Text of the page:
Transcript of Minister for Foreign Affairs Dr Vivian Balakrishnan’s Remarks at the Earthshot Prize Innovation Summit in New York, 19 September 2023

20 September 2023

Minister: Good afternoon everyone. I am delighted to join you at the Earthshot Prize Innovation Summit. You have just heard from Jacinda Ardern who says she comes from a small country. We are even smaller. We are 5.8 million people, but Singapore will fit into Lake Taupo, in North Island of New Zealand. That is how small we are.


The theme of this segment “Revive our Oceans” is a special and very apt one for me and my people from this small maritime city state called Singapore. Our history, our people, our economy are inseparable from the waters around us. The other point you need to know is that in the case of Singapore, our trading volume is three times our GDP. I dare say no one else in this audience has that ratio. So, when we say the sea and the maritime routes are essential, are lifeblood, it is not just a talking point, it is a real thing.


The survival and the prosperity of people on islands all over the world are dependent on the vitality of the sea and how we live and make a living. It applies to us because even for those of us who are in the sea, we could also be sea-locked if we do not have access to the sea routes which our trade, prosperity and peace depend on.


The ocean provides food, jobs, livelihood, and as I said just now, global trade. The big concern now is the impact of climate change and its impact not just on sea levels, and again, I will need to remind you for Singapore, one quarter of our land has been reclaimed from the sea, which means by definition, it is not very high above sea level. Just based on the current projections, we would face threats. Quite apart from sea level rise, the increasing frequency of extreme weather events – floods, droughts, and all of the above – also pose existential threats to island states like mine.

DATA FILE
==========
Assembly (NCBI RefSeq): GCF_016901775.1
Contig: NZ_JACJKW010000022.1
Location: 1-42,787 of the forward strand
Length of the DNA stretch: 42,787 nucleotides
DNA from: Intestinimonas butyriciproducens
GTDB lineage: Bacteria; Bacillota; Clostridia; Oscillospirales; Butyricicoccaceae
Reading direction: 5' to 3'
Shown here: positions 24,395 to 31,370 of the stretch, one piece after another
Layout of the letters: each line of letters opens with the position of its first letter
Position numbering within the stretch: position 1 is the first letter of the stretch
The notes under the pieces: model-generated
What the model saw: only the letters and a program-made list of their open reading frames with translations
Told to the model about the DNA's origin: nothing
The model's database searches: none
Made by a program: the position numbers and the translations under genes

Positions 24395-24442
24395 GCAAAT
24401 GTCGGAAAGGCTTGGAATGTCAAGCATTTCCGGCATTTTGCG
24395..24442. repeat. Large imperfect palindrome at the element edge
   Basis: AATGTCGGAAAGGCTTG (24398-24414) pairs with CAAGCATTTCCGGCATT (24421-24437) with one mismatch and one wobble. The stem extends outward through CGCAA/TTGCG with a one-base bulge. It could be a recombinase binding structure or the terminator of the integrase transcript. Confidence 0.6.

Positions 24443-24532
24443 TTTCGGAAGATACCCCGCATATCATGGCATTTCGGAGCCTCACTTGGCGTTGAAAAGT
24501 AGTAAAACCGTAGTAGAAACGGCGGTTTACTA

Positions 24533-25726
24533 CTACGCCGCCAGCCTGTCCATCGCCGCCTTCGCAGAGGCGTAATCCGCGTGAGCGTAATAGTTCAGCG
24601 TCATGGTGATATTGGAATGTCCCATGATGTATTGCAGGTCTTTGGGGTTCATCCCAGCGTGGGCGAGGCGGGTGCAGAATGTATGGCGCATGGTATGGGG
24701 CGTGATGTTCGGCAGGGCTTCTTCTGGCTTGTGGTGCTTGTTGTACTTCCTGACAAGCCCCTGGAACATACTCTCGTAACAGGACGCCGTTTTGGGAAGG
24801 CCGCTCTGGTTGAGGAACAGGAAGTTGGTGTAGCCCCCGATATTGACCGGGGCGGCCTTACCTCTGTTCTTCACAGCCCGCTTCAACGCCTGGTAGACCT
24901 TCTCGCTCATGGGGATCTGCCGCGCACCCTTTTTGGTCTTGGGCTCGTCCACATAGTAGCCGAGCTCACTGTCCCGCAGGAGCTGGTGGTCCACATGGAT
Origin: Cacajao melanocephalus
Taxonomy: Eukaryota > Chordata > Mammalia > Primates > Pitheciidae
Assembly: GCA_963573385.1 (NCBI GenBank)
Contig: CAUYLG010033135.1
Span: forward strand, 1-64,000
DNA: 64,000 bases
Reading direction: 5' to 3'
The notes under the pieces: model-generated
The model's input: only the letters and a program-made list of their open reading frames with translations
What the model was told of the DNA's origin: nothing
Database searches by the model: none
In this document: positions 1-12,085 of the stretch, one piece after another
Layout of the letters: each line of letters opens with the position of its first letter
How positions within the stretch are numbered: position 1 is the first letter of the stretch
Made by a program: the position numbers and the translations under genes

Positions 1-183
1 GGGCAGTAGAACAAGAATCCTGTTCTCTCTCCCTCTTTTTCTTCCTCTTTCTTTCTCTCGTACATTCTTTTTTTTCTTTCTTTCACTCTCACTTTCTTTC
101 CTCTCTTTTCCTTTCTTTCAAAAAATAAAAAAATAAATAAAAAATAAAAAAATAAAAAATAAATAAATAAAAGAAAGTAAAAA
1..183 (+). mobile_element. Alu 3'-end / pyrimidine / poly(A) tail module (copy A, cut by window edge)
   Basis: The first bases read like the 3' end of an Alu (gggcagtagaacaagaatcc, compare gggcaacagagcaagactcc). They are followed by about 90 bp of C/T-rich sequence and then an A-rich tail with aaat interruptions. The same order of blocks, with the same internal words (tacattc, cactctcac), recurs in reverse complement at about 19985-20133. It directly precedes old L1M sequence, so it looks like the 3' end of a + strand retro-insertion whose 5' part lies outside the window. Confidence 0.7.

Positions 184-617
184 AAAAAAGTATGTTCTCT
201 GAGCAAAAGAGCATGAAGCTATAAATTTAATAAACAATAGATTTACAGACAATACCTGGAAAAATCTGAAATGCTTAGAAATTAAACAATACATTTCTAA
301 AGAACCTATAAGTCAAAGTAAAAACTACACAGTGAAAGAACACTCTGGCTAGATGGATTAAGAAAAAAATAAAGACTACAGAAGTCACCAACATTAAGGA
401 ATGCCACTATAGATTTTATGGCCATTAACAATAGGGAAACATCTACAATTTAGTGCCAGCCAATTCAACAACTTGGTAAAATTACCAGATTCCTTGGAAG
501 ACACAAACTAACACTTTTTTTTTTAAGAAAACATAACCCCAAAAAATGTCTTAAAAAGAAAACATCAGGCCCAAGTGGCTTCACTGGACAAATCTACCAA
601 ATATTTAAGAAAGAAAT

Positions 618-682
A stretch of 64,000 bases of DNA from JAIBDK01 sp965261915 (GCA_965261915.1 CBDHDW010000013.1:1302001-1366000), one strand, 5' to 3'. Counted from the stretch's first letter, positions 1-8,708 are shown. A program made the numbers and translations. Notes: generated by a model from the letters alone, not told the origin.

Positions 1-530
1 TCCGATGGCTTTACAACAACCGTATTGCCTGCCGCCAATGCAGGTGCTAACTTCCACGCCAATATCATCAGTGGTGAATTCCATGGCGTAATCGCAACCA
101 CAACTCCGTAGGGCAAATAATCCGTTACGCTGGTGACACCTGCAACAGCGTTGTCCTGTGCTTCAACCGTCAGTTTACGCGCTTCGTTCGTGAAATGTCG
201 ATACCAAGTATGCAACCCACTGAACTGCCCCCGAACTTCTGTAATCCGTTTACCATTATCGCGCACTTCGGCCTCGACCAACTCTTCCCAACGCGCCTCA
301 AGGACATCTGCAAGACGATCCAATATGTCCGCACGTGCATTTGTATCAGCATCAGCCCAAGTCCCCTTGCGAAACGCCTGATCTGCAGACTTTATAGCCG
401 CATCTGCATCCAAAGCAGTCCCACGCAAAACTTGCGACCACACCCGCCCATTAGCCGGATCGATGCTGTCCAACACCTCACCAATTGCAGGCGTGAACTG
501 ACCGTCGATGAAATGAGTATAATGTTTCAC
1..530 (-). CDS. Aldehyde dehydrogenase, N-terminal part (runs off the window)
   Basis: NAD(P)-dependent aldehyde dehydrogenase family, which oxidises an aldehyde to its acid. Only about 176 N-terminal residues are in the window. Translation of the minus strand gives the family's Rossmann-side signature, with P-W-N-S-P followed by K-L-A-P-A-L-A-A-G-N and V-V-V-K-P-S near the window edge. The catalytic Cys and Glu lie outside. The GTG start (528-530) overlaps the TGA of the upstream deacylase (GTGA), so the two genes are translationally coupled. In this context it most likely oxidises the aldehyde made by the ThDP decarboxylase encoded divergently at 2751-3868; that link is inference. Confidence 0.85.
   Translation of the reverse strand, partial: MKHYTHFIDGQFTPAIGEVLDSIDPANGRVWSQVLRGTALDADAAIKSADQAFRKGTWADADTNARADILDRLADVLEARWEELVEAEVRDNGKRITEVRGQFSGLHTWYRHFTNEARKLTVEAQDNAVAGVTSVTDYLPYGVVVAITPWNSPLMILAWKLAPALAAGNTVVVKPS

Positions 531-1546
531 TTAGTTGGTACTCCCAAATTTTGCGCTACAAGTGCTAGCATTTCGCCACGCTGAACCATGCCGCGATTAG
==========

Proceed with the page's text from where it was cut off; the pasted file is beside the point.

Today, we also witness the thing which you do not see, the increasing acidification of the sea. That means less oxygen for marine life, and that must ultimately mean less food for human beings as well. Preserving our oceans and maintaining livelihoods is not something that is mutually exclusive. In fact, it is part of a virtuous cycle.


Let me just highlight three points. First, the global movement towards decarbonisation and digitalisation of the maritime sector. This is a mouthful, but just stop to think about it; decarbonisation and digitalisation of the maritime sector, in fact, is a great opportunity. Shipping emits 1 billion tons of CO2 into the atmosphere every year. There is much potential for abatement. Green and digital shipping corridors are being set up to be vital nodes in what we hope will be a trailblazing metaphor. But we need to have these corridors to show that it is possible to decarbonise and still be economically viable.


One such corridor that is being established is between the Maritime Port Authority of Singapore, the Port of Los Angeles, and the Port of Long Beach, which was established in April 2023, as part of what we call the green shipping challenge that was launched by both the US and Norway last year. Besides supporting the transition to lower and hopefully zero emission fuels by ships, these green and digitally empowered shipping corridors will spur growth opportunities for businesses as they look for opportunities to pilot and to scale low emission technologies for maritime port operations and for trans-oceanic shipping.